Planning officers praised the form of the spire in a 152-page report published by the City of London ahead of the planning committee meeting next week, reported Building Design.
The Tulip is now on track to be given planning permission, despite the city’s mayor Sadiq Khan objecting on the grounds that it does not comply with the London Plan. London City Airport had also raised concerns that the supertall viewpoint could interrupt its radar system.
“Virtually no major development proposal is in complete compliance with all policies,” reads the report.
“In arriving at a decision it is necessary to assess all the policies and proposals in the plan and to come to a view as to whether in the light of the whole plan the proposal does or does not accord with it.”
Tulip would cause “less than substantial harm”
Planning officers noted that The Tulip, which would feature a multi-deck glass viewing platform with internal slides and a set of rotating gondolas on the exterior, was “highly unusual”.
The Tulip would sprout next to 30 St Mary’s Axe – nicknamed the Gherkin – the 180-metre skyscraper by Foster + Partners that won the Royal Institute of British Architects (RIBA) Stirling Prize in 2004.
“Its aesthetic inspiration derives from the Gherkin and the proposal seeks to achieve a familial synergy with the Gherkin,” continued the report. It goes on to say that the tower would cause “less than substantial harm” to its historic surroundings, which includes the Tower of London.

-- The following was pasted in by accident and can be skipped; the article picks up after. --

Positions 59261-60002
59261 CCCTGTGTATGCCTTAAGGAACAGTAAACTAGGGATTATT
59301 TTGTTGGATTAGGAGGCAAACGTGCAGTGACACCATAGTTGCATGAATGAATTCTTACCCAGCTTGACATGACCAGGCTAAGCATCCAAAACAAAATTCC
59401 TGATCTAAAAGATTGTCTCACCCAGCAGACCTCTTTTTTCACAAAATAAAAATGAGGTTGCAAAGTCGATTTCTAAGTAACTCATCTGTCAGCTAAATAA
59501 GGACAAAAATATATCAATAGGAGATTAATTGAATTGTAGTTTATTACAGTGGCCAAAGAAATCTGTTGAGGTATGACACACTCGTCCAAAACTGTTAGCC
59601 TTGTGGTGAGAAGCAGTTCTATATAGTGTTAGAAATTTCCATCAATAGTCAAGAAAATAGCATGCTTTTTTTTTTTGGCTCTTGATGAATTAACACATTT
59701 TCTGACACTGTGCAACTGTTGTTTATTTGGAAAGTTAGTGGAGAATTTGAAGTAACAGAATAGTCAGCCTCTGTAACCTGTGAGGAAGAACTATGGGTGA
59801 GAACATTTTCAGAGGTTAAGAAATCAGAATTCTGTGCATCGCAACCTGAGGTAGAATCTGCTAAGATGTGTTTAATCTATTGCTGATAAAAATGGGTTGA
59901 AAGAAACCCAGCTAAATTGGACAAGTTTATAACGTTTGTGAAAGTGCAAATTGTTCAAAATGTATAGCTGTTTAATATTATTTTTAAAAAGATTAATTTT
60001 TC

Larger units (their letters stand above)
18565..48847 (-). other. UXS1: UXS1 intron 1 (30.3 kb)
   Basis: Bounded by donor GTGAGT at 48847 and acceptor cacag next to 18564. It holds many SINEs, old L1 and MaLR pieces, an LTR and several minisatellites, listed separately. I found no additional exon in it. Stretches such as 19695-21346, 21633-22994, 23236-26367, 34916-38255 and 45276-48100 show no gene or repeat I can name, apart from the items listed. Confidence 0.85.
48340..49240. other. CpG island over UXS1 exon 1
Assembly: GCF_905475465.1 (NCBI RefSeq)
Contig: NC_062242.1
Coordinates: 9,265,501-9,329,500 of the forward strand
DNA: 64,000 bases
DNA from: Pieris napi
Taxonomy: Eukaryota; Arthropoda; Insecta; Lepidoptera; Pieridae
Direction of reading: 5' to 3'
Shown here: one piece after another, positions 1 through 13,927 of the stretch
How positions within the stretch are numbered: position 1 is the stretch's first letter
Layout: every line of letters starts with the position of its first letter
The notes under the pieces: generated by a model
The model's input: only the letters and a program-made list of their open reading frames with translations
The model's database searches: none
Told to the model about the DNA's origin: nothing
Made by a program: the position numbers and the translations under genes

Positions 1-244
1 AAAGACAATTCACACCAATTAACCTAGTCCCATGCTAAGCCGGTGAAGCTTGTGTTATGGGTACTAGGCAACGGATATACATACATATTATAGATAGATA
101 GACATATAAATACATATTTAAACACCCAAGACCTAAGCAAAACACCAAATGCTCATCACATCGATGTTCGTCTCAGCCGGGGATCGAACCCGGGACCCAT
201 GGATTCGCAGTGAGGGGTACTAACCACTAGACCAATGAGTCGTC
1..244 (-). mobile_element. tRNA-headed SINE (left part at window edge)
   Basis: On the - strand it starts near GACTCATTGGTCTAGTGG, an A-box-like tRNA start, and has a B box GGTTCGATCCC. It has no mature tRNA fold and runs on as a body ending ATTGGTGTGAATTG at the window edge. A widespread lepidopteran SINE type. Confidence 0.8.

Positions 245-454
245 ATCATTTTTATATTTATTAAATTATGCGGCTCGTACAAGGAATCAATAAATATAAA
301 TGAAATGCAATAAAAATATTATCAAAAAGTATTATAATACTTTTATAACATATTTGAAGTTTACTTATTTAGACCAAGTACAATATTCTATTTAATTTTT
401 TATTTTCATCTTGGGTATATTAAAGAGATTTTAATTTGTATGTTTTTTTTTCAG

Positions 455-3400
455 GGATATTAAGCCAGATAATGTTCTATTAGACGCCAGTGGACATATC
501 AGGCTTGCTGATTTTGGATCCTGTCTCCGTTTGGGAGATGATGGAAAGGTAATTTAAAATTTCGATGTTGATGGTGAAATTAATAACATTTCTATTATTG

Report praised “unconventional” landmark
As acknowledged by the report, the Gherkin originally towered over the other buildings in London’s financial district, but has been overshadowed by the skyscrapers that have sprung up around it in the past 15 years.
“In this regard, a striking and eye-catching architectural statement is not of itself uncharacteristic of the underlying aesthetic of the City cluster,” said planning officers.
“London is inherently an innovative and ever-changing City. The Tulip as an architectural expression could continue this tradition of accommodating unconventional and eye-catching landmarks on the skyline.”
British architect and Peter Cook told Dezeen last year he didn’t think the viewpoint’s design was unconventional enough.
Viewpoint part of plan to make site “more desirable”
The Gherkin was bought in 2014 for a reported £726 million by Brazillian billionaire Joseph Safra, the world’s richest banker according to Forbes, who promised to make the property “even better and more desirable“.
Along with a restaurant and viewing platform, the Safra Group has promised to build an educational facility in The Tulip that would offer free places for local state school pupils to visit.
However a report from the Greater London Authority (GLA) said it would be in contravention of the London Plan as it “fails to provide free to enter publicly accessible viewing areas”. If approved The Tulip would begin construction in 2020 and open for visitors in 2025.
Foster + Partners, the largest architecture studio in the UK, was founded by Norman Foster in 1967. The studio has won the Stirling Prize three times taking home the accolade for the Bloomberg Building in 2018, the Imperial War Museum in Duxford in 1998, as well as the Gherkin in 2004.
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